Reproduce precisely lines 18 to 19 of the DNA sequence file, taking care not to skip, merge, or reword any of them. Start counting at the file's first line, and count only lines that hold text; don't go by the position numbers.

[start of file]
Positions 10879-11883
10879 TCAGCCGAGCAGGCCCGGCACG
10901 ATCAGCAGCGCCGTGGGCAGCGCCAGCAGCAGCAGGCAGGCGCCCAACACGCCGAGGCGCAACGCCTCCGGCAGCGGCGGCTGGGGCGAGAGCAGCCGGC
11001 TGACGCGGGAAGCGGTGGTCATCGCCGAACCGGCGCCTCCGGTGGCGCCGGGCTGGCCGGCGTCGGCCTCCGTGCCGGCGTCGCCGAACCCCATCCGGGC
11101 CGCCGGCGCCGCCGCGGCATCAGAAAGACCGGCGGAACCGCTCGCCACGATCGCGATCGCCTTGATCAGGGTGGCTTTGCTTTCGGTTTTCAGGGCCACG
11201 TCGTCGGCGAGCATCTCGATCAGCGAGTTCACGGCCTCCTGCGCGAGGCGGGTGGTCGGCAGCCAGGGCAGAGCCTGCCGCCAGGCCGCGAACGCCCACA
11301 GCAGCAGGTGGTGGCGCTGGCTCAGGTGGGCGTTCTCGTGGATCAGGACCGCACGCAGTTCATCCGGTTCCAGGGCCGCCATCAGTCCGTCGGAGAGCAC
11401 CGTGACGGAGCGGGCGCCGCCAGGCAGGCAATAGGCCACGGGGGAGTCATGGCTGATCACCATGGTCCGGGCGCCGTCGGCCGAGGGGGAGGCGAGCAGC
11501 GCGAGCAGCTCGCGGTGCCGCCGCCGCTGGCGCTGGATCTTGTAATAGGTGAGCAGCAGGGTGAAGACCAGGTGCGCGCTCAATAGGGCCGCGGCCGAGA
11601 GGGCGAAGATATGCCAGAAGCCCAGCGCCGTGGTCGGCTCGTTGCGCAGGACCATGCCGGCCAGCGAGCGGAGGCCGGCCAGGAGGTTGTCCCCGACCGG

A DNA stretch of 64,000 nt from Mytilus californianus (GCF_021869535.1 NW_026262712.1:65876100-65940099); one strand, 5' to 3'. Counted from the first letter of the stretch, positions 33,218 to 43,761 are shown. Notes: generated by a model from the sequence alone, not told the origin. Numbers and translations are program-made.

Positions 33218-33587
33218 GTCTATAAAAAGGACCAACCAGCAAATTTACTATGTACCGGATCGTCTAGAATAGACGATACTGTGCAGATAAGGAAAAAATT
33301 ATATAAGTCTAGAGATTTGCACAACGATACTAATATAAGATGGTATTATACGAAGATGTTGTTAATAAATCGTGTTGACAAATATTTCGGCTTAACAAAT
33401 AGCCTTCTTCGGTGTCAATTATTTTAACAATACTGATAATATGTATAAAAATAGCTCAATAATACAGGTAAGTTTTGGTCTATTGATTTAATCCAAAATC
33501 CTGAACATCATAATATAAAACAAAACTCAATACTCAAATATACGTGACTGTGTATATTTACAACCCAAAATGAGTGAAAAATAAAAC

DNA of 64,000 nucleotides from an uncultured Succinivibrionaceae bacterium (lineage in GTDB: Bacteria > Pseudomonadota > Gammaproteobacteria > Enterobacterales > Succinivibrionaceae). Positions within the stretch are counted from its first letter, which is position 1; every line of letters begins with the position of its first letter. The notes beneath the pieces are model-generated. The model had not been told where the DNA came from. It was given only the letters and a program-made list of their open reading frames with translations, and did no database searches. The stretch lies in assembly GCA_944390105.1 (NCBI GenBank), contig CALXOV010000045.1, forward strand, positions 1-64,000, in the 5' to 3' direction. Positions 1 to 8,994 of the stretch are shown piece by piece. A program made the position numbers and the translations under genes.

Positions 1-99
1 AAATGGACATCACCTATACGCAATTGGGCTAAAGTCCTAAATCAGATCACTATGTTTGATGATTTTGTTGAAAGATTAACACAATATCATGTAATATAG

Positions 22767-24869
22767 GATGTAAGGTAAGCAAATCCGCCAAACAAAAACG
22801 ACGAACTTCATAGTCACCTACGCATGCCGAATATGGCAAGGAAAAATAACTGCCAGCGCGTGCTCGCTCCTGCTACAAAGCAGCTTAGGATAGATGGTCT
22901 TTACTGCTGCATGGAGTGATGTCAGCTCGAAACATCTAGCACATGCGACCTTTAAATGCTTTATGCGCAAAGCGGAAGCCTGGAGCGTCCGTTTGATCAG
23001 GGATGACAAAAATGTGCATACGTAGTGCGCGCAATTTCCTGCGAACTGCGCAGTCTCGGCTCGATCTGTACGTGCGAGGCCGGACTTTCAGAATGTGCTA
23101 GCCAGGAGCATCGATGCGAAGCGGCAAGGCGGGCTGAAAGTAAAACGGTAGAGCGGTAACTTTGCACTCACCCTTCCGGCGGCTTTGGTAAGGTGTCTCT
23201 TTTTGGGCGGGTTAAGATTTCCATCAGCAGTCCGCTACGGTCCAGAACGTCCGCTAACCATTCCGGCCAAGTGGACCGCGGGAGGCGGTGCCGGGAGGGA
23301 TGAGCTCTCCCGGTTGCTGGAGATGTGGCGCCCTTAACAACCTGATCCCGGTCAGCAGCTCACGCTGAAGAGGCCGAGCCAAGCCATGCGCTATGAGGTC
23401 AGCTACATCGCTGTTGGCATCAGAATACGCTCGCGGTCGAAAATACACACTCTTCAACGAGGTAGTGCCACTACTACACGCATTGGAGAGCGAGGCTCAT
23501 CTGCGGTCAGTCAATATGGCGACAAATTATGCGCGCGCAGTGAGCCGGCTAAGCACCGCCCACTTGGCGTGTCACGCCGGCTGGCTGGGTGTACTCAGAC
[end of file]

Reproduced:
Positions 1-99
1 AAATGGACATCACCTATACGCAATTGGGCTAAAGTCCTAAATCAGATCACTATGTTTGATGATTTTGTTGAAAGATTAACACAATATCATGTAATATAG